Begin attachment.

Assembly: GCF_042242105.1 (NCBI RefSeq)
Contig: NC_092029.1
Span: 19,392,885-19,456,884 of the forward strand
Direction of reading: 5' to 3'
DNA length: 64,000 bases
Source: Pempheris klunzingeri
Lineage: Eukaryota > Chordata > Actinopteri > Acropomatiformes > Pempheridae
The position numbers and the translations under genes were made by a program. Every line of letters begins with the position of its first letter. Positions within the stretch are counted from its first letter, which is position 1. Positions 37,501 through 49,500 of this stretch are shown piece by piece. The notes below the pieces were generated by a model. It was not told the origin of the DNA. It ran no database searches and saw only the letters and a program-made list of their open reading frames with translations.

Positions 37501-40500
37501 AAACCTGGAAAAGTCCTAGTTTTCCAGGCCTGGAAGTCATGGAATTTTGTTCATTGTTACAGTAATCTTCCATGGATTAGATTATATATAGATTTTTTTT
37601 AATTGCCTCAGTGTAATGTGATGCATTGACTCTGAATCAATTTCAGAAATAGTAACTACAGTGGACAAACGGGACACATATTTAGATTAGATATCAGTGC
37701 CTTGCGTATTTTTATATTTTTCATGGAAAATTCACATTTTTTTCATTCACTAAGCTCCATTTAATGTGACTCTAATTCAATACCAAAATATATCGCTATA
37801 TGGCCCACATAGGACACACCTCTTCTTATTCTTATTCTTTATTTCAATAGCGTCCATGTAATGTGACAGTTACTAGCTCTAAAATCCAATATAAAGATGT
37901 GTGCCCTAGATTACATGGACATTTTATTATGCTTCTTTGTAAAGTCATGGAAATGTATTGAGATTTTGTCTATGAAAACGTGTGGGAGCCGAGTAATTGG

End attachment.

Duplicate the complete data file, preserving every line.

Assembly: GCF_042242105.1 (NCBI RefSeq)
Contig: NC_092029.1
Span: 19,392,885-19,456,884 of the forward strand
Direction of reading: 5' to 3'
DNA length: 64,000 bases
Source: Pempheris klunzingeri
Lineage: Eukaryota > Chordata > Actinopteri > Acropomatiformes > Pempheridae
The position numbers and the translations under genes were made by a program. Every line of letters begins with the position of its first letter. Positions within the stretch are counted from its first letter, which is position 1. Positions 37,501 through 49,500 of this stretch are shown piece by piece. The notes below the pieces were generated by a model. It was not told the origin of the DNA. It ran no database searches and saw only the letters and a program-made list of their open reading frames with translations.

Positions 37501-40500
37501 AAACCTGGAAAAGTCCTAGTTTTCCAGGCCTGGAAGTCATGGAATTTTGTTCATTGTTACAGTAATCTTCCATGGATTAGATTATATATAGATTTTTTTT
37601 AATTGCCTCAGTGTAATGTGATGCATTGACTCTGAATCAATTTCAGAAATAGTAACTACAGTGGACAAACGGGACACATATTTAGATTAGATATCAGTGC
37701 CTTGCGTATTTTTATATTTTTCATGGAAAATTCACATTTTTTTCATTCACTAAGCTCCATTTAATGTGACTCTAATTCAATACCAAAATATATCGCTATA
37801 TGGCCCACATAGGACACACCTCTTCTTATTCTTATTCTTTATTTCAATAGCGTCCATGTAATGTGACAGTTACTAGCTCTAAAATCCAATATAAAGATGT
37901 GTGCCCTAGATTACATGGACATTTTATTATGCTTCTTTGTAAAGTCATGGAAATGTATTGAGATTTTGTCTATGAAAACGTGTGGGAGCCGAGTAATTGG